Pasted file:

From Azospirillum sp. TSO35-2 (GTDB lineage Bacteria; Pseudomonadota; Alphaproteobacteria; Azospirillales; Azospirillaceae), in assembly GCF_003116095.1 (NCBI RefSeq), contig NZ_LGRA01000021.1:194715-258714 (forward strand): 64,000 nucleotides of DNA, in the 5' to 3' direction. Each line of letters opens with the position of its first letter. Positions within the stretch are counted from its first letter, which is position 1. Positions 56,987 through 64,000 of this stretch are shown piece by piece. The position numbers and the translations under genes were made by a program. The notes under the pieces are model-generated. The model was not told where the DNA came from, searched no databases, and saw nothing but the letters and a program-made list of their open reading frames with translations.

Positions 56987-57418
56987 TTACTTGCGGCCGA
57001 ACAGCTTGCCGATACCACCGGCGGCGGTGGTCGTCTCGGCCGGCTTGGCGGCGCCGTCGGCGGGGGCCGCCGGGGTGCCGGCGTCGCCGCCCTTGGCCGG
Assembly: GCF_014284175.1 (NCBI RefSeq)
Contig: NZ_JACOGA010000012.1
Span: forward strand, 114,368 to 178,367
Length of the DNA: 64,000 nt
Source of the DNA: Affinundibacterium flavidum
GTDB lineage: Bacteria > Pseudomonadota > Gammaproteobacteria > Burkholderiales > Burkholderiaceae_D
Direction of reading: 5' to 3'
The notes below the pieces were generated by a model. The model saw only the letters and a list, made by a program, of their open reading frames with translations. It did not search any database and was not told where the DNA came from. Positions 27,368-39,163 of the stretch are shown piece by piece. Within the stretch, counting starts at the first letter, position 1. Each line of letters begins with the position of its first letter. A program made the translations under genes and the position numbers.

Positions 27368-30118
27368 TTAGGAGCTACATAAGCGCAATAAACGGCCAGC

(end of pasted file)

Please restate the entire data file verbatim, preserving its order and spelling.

From Azospirillum sp. TSO35-2 (GTDB lineage Bacteria; Pseudomonadota; Alphaproteobacteria; Azospirillales; Azospirillaceae), in assembly GCF_003116095.1 (NCBI RefSeq), contig NZ_LGRA01000021.1:194715-258714 (forward strand): 64,000 nucleotides of DNA, in the 5' to 3' direction. Each line of letters opens with the position of its first letter. Positions within the stretch are counted from its first letter, which is position 1. Positions 56,987 through 64,000 of this stretch are shown piece by piece. The position numbers and the translations under genes were made by a program. The notes under the pieces are model-generated. The model was not told where the DNA came from, searched no databases, and saw nothing but the letters and a program-made list of their open reading frames with translations.

Positions 56987-57418
56987 TTACTTGCGGCCGA
57001 ACAGCTTGCCGATACCACCGGCGGCGGTGGTCGTCTCGGCCGGCTTGGCGGCGCCGTCGGCGGGGGCCGCCGGGGTGCCGGCGTCGCCGCCCTTGGCCGG
Assembly: GCF_014284175.1 (NCBI RefSeq)
Contig: NZ_JACOGA010000012.1
Span: forward strand, 114,368 to 178,367
Length of the DNA: 64,000 nt
Source of the DNA: Affinundibacterium flavidum
GTDB lineage: Bacteria > Pseudomonadota > Gammaproteobacteria > Burkholderiales > Burkholderiaceae_D
Direction of reading: 5' to 3'
The notes below the pieces were generated by a model. The model saw only the letters and a list, made by a program, of their open reading frames with translations. It did not search any database and was not told where the DNA came from. Positions 27,368-39,163 of the stretch are shown piece by piece. Within the stretch, counting starts at the first letter, position 1. Each line of letters begins with the position of its first letter. A program made the translations under genes and the position numbers.

Positions 27368-30118
27368 TTAGGAGCTACATAAGCGCAATAAACGGCCAGC